While some people think that creating an estate plan on your own is a simple task, this couldn’t be further from the truth. In fact, there is a lot of legal knowledge, personalization, and attention to detail that goes into an estate plan. Even if you are young and think you have negligible assets, you should consult a professional. There are simply too many things that can be left out or misunderstood, and sometimes things just go wrong. Even a small mistake in an estate plan can lead to big problems, even invalidating your entire plan.
There are several important issues that are often overlooked by those preparing an estate plan on their own:
- Although a will does not have to be notarized in some states, most states do require you to sign your will in the presence of witnesses. Failing to do this can result in your estate plan being invalidated.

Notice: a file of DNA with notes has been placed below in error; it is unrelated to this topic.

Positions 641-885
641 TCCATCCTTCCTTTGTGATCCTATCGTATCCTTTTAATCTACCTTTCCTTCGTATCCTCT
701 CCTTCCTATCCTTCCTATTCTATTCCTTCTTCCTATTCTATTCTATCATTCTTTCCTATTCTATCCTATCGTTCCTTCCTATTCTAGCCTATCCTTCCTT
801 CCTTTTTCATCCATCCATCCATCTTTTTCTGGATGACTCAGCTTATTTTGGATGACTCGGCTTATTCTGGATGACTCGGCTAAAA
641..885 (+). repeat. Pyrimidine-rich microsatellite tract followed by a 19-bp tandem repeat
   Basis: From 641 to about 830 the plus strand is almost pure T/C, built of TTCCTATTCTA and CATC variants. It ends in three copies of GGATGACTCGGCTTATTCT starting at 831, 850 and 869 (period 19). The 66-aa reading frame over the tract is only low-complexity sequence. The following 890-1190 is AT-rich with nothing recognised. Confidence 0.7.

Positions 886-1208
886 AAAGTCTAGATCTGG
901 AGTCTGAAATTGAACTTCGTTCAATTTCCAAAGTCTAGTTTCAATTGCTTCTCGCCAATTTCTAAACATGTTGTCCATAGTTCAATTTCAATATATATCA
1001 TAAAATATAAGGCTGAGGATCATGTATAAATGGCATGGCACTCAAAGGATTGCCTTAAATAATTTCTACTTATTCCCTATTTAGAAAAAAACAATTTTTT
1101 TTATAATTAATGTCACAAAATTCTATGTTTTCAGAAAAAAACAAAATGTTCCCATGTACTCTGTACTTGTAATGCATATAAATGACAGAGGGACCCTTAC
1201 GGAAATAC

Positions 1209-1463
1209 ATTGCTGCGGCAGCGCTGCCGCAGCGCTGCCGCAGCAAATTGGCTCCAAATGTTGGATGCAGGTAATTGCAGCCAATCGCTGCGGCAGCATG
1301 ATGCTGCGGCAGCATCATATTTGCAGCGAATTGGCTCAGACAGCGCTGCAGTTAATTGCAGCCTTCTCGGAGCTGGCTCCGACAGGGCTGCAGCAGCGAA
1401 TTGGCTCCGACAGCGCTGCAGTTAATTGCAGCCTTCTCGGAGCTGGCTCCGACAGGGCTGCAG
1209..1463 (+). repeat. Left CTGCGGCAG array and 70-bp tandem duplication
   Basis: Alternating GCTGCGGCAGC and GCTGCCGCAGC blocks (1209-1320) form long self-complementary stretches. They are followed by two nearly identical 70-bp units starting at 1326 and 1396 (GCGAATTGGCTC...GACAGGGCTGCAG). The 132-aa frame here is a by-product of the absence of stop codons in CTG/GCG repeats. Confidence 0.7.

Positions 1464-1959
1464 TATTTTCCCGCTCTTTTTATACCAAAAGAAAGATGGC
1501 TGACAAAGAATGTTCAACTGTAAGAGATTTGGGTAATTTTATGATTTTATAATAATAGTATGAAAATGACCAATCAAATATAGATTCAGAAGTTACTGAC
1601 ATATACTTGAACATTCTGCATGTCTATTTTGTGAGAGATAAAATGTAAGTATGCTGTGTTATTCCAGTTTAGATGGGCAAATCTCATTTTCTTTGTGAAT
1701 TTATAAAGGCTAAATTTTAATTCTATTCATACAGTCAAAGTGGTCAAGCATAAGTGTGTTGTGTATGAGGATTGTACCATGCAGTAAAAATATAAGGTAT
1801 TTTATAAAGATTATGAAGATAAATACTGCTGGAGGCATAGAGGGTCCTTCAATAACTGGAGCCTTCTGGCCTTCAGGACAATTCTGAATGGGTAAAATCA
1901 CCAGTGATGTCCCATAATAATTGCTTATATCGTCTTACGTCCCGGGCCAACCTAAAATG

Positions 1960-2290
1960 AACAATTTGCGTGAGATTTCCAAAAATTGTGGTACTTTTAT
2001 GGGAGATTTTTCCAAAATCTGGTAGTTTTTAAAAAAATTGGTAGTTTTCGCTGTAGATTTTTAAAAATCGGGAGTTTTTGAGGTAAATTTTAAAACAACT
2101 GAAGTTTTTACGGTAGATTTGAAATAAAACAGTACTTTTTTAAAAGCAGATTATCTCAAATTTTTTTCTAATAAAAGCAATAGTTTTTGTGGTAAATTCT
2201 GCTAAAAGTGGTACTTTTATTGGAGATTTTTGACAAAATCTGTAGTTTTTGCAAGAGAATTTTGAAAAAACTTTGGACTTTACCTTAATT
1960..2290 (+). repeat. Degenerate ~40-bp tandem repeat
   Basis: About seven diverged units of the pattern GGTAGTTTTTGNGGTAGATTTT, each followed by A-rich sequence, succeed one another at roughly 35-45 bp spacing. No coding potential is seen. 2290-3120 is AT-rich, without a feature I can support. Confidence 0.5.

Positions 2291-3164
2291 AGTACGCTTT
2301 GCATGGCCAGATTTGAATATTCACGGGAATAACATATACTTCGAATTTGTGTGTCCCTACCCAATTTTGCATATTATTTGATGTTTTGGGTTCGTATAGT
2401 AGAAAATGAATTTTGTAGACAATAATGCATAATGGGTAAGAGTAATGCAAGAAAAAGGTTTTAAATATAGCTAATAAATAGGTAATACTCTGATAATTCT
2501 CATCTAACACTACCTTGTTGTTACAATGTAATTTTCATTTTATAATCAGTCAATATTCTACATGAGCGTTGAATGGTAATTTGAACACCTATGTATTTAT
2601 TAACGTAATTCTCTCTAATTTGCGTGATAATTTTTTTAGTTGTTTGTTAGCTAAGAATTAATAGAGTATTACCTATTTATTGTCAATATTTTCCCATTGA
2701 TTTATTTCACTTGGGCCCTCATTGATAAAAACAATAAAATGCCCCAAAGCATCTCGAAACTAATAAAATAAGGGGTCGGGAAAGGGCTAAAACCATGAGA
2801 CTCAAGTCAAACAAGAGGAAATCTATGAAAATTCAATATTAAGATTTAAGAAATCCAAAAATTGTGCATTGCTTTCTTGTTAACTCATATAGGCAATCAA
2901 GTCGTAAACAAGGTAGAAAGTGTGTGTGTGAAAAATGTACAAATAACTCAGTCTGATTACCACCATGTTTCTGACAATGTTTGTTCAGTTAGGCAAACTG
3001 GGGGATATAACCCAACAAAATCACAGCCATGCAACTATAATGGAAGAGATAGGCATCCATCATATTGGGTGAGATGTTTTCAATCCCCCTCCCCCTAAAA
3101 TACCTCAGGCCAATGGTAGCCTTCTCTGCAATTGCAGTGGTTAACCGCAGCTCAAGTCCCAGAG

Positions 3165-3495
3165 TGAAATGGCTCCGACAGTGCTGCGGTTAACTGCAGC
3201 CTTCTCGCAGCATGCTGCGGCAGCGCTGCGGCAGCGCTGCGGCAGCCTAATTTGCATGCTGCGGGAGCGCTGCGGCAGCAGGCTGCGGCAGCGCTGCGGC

- It is important that you choose a backup guardian for your minor children in case your first choice is unwilling or unable to care for them. Failing to do so can cause great problems for your family after your death.
- Although there is no estate tax in 2010, many heirs will actually end up paying more because of capital gains taxes.
- Upon your death, your will becomes a public document, and this could leave your heirs open to criticism, claims, and contest suits by predators or unhappy relatives.
Any of these issues could present problems for those completing estate plans on their own. An estate planning attorney, however, could easily anticipate and address these issues. You should contact an estate planning attorney to ensure that your estate plan is current and complies with all state and federal regulations.